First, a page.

Wednesday, October 08 2008
This article can be filed under the Do-It-Yourself section. One area home owners forget that also needs some form of maintenance is the weather stripping of a garage door. If the weather stripping is torn or brittle it needs to be replaced. In the long run you will save on utility bills.
How To Apply Weather Stripping To a Garage Door
Filed Under: Many homeowners prepare for cold weather by insulating, caulking and apply weather stripping to their homes. But, one of the most forgotten places that needs to be weather stripped is the garage door. While hardly anyone heats their garage, sealing the cracks can still help in keeping lot’s of cold air out.
Weather stripping your garage door can help to protect everything that’s stored in your garage even if you don’t heat it. Many items can survive the winter out of the damp air, that wouldn’t last if they were sitting out in the elements.
And, if you have the convenience of a door from the home directly into the garage, weather stripping can help keep lot’s of cold air from entering your home each time you open the garage door. But, since garages aren’t normally heated, most people don’t think to insulate them.
Most garage doors will last for the entire life of your home if they’re taken care of and properly maintained. Weatherstripping will keep moisture from leaking to the inside of the door that will not only damage the door, but can affect the way your garage door opener works as well. Moisture gathering on the metal parts of the door opener can lead to rusty components that stick.
Many homes have rooms or small apartment like additions over their garages. Another great advantage to insulating your garage is that the cold air won’t leak into the above room or suck all of the heat out of it wasting energy.
A garage door that has been properly installed and maintained should have even space all the way around the door. However, the door normally doesn’t fit up against the frame and this small gap is where weather stripping needs to be applied.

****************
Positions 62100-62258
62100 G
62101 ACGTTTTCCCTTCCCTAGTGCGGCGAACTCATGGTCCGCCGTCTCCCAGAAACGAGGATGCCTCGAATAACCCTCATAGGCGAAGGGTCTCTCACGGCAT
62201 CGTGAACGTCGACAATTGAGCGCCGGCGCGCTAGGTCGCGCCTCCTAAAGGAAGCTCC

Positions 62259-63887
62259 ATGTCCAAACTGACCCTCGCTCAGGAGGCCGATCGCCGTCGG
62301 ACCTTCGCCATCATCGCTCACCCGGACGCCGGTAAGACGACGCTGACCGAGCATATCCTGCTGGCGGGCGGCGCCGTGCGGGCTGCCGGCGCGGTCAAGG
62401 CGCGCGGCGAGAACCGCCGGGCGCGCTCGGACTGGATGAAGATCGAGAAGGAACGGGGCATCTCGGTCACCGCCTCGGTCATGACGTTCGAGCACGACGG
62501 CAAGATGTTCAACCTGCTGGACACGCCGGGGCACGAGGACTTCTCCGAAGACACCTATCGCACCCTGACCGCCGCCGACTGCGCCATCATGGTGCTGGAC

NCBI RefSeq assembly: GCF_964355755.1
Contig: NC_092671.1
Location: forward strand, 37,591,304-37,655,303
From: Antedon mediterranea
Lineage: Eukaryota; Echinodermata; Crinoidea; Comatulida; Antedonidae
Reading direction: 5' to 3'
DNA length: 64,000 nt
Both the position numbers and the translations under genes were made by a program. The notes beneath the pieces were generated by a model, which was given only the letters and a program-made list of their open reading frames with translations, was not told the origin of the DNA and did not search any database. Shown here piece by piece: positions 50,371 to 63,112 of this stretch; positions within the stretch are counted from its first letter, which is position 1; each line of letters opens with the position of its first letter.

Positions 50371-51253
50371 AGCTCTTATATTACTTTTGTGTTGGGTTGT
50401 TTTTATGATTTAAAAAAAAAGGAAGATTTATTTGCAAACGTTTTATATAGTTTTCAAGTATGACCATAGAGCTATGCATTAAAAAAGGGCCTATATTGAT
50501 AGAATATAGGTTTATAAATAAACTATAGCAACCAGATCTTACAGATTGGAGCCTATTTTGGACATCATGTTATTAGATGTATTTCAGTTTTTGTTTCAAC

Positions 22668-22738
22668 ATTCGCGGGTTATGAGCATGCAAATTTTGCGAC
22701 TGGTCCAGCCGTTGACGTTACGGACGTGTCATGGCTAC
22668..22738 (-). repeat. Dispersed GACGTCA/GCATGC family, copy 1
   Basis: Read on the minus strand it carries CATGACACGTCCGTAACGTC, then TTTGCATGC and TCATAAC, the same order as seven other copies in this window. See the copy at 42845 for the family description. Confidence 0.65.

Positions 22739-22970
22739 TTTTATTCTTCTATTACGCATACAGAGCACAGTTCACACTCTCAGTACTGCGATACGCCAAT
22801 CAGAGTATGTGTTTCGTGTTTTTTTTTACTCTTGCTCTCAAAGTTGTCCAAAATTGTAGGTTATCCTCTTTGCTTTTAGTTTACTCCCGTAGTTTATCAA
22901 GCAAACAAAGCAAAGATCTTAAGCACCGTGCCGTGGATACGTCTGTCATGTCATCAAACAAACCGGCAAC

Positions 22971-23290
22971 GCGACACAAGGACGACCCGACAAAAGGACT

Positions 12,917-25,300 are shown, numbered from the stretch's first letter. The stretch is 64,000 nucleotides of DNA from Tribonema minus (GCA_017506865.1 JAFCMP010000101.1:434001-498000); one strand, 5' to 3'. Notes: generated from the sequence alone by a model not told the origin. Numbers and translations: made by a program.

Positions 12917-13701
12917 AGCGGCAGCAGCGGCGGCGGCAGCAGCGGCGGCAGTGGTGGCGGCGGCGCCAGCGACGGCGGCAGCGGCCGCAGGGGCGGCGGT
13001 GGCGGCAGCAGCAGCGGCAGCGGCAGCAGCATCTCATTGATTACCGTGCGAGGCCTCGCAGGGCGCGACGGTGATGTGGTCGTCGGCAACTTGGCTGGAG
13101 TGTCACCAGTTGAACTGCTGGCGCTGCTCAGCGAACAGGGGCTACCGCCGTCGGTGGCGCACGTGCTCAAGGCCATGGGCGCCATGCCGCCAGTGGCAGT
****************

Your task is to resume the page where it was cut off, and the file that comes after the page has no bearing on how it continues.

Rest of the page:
Garage door weather stripping is made of rubber and is very flexible. As the door opens and closes, the rubber flexes and forms a tight seal around the door. Eventually, heat and cold damage the rubber and it can become hard and crack. Sometimes the rubber stripping gets torn from bumps with lawnmowers, bicycles or other items.
Most home improvement stores and hardware stores carry rubber weather stripping. It generally comes in either white or brown and is pre-attached to a plastic backing that can be nailed right to the door frame. Measure the existing weather stripping to make sure that you get the correct size for your garage door.
When removing the old stripping be very careful not to damage the frame. You can use a hammer to remove the nails, but a small pry bar usually works better since the area is small. After you’ve removed all of the old stripping, check the area to make sure that none of the nails have pulled through the stripping and are still in the frame.
It’s best if you start attaching the new weather stripping at the top of the door. Depending on what the backing is made of, you can usually cut the stripping with a utility knife or a sharp pair of utility scissors. Measure the length across the top and cut a piece of stripping to the correct size.
The weather stripping can be over lapped slightly at the corners so that there aren’t any leaks. Nail spacing is a personal preference, but the closer the nails the less chance there will be of leaks. You can also use an electric staple gun if you have one handy.
After you’ve attached the top section of the stripping, measure, cut and attach the side pieces. Applying the weather stripping with the garage door closed will give you a much more efficient seal. With the door closed, you’ll be able to see any gaps and adjust the stripping before attaching it.
Don’t forget to inspect the weather stripping around the door that enters your home from the garage. And, if you have a window installed on the side of your garage, weather strip it as well. Any amount of cold air that you can keep out of your garage will help keep your home warmer and reduce your utility bill!